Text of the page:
Austin is one of the most expensive places for child care. Here’s what’s being done about it

Austin Council Member Vanessa Fuentes helped lead zoning changes to make it easier for child care facilities to open and operate.

AUSTIN, Texas — According to studies done in the past year, Travis County is the most expensive spots for child care in the state. New tax breaks from both the city of Austin and the county could help child care facility owners and parents find some relief.

Years-long waits and costs in the tens of thousands: It’s the reality parents and guardians face trying to find child care in Central Texas.

“A lot of times you’ll get on a waitlist for like three or four of your favorite schools and hope that one of them is available in the next year, year-and-a-half,” said Anthony Carrillo, founder of the Mockingbird MicroSchool.

Carrillo and his wife got tired of waiting, so they opened their own child care facility in South Austin to help others.

“Anybody who’s moved to Austin or who’s new to Austin, maybe new parents, everybody really struggles with trying to find quality child care. That’s how we started. My wife and I didn’t come from an early childhood education background at all,” said Carrillo.

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Both the city of Austin and Travis County approved 100% property tax exemptions for child care centers as a result of Texas Prop 2, which voters approved in November. Those tax breaks will be crucial to owners like Carrillo.

“That’s going to be huge. That would help us hire another teacher. That would help us provide better quality options. That would help us provide more facility amenities to the students,” said Carrillo.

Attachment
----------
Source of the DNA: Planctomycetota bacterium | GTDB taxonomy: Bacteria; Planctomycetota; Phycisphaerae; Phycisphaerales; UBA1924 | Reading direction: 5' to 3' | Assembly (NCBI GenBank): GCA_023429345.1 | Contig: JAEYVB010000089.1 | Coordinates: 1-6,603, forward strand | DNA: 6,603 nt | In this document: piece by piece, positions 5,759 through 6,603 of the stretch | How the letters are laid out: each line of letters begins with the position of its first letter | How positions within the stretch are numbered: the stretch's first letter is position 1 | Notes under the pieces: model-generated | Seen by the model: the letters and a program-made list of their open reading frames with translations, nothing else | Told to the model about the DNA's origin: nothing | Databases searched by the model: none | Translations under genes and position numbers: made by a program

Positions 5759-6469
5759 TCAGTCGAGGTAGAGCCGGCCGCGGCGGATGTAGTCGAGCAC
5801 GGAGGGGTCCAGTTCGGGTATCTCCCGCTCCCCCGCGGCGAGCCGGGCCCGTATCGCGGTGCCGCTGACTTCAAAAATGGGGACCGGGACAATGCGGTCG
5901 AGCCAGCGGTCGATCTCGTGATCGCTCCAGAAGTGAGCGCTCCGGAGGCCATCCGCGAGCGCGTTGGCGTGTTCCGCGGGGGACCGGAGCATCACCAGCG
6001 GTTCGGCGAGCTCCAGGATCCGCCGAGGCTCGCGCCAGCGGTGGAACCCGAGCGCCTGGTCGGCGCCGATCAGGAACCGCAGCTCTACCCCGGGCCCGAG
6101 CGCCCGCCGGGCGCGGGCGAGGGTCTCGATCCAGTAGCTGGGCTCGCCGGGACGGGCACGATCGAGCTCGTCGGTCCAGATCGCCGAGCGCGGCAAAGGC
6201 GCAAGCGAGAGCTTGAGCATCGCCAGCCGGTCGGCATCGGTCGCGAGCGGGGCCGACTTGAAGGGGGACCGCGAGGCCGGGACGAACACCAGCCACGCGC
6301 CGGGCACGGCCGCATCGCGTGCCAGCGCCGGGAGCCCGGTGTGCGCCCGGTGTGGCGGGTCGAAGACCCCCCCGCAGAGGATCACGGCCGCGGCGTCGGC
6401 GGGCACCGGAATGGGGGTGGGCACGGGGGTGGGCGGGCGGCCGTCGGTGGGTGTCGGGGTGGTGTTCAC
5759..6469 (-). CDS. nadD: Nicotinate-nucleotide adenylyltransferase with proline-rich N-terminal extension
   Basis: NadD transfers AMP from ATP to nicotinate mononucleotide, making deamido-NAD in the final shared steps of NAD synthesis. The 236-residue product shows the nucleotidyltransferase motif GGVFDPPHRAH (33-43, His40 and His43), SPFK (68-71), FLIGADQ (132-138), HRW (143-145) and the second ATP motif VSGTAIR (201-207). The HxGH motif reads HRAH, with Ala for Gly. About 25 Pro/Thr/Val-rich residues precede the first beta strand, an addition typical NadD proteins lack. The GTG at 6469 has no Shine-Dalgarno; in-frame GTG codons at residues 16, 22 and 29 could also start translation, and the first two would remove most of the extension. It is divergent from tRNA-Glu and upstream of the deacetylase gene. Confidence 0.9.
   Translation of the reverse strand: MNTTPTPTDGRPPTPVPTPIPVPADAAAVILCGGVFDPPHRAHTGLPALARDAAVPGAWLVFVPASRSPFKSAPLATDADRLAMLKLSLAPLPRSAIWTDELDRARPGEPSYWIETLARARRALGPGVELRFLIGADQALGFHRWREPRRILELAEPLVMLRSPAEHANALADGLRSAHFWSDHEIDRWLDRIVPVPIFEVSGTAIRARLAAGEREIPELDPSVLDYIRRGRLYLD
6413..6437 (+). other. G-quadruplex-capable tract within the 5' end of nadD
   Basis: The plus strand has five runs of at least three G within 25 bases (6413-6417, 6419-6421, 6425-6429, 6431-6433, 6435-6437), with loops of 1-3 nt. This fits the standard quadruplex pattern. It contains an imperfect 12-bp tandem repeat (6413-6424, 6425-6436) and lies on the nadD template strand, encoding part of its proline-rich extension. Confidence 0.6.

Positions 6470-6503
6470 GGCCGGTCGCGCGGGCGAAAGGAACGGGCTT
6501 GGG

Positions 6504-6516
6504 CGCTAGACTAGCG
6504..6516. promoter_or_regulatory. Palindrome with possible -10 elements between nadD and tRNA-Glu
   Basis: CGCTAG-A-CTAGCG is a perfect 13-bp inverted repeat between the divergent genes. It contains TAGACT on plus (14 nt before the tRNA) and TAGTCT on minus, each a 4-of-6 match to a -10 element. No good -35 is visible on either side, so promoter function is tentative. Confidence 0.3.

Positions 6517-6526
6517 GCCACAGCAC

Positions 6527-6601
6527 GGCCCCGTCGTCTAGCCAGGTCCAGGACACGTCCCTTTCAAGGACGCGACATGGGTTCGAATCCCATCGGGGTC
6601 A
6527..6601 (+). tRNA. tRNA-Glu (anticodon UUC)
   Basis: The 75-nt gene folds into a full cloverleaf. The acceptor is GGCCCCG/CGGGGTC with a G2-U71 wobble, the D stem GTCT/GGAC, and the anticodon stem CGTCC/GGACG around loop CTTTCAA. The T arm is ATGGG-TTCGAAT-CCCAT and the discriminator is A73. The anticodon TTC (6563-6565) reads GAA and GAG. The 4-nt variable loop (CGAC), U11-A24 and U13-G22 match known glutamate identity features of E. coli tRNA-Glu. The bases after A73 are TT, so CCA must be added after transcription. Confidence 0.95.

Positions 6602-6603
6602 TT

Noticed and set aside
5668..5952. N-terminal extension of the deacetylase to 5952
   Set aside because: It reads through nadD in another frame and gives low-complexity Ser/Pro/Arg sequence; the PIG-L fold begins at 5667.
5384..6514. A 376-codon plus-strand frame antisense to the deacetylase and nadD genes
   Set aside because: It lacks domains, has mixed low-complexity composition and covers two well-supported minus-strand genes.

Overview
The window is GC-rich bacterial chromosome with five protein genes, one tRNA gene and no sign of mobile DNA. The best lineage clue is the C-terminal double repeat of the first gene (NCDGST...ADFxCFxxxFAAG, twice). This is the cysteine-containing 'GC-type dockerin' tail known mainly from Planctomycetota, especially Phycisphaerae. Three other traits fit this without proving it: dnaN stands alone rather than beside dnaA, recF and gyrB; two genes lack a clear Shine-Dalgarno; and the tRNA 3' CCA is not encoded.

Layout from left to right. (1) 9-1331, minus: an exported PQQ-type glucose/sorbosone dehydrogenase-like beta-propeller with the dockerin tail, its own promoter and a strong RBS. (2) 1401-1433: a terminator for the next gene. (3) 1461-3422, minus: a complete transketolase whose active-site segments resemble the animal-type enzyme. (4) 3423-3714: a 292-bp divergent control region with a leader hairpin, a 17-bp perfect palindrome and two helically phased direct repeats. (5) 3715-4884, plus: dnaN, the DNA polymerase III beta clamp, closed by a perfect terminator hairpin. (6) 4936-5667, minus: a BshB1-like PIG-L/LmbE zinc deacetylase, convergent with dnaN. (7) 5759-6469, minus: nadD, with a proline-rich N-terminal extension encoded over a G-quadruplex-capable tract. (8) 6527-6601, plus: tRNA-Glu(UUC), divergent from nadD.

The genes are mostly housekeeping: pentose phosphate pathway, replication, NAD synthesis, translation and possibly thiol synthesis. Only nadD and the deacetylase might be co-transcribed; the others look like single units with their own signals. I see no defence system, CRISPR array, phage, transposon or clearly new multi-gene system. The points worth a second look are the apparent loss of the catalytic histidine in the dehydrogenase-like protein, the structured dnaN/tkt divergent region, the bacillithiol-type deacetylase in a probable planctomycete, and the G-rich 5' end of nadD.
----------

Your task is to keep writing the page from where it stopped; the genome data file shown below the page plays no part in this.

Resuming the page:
It’s not the only advancement happening in the local child care space. Austin Council Member Vanessa Fuentes helped lead zoning changes to make it easier for child care facilities to open and operate.

“What we found was that it was really difficult to actually build a child care facility in the city. It’s actually easier to build a dog park than it is to open a child care center,” said Fuentes.

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She said the council is also addressing other avenues like waitlists and teacher pay at the Texas Workforce Solutions Board.

“Right now we have over 1,000 kids on this waitlist looking for subsidized child care, and so that’s going to be step one. No. 2 is making sure that our early childhood educators are well paid,” said Fuentes.

With all these changes, Carrillo said it marks a new era for child care and access.

“It’s going to enable the career educator who maybe has always wanted to open up their own school. It’s going to enable that person to open up a lot more quickly and easily than maybe it was possible before,” said Carrillo.

As far as where the city will get the money to make up for the loss in property tax revenue, Fuentes said that will come up when budget talks come around. She also said with all of the new commercial properties popping up, that will help offset the cost that comes along with the exemptions.

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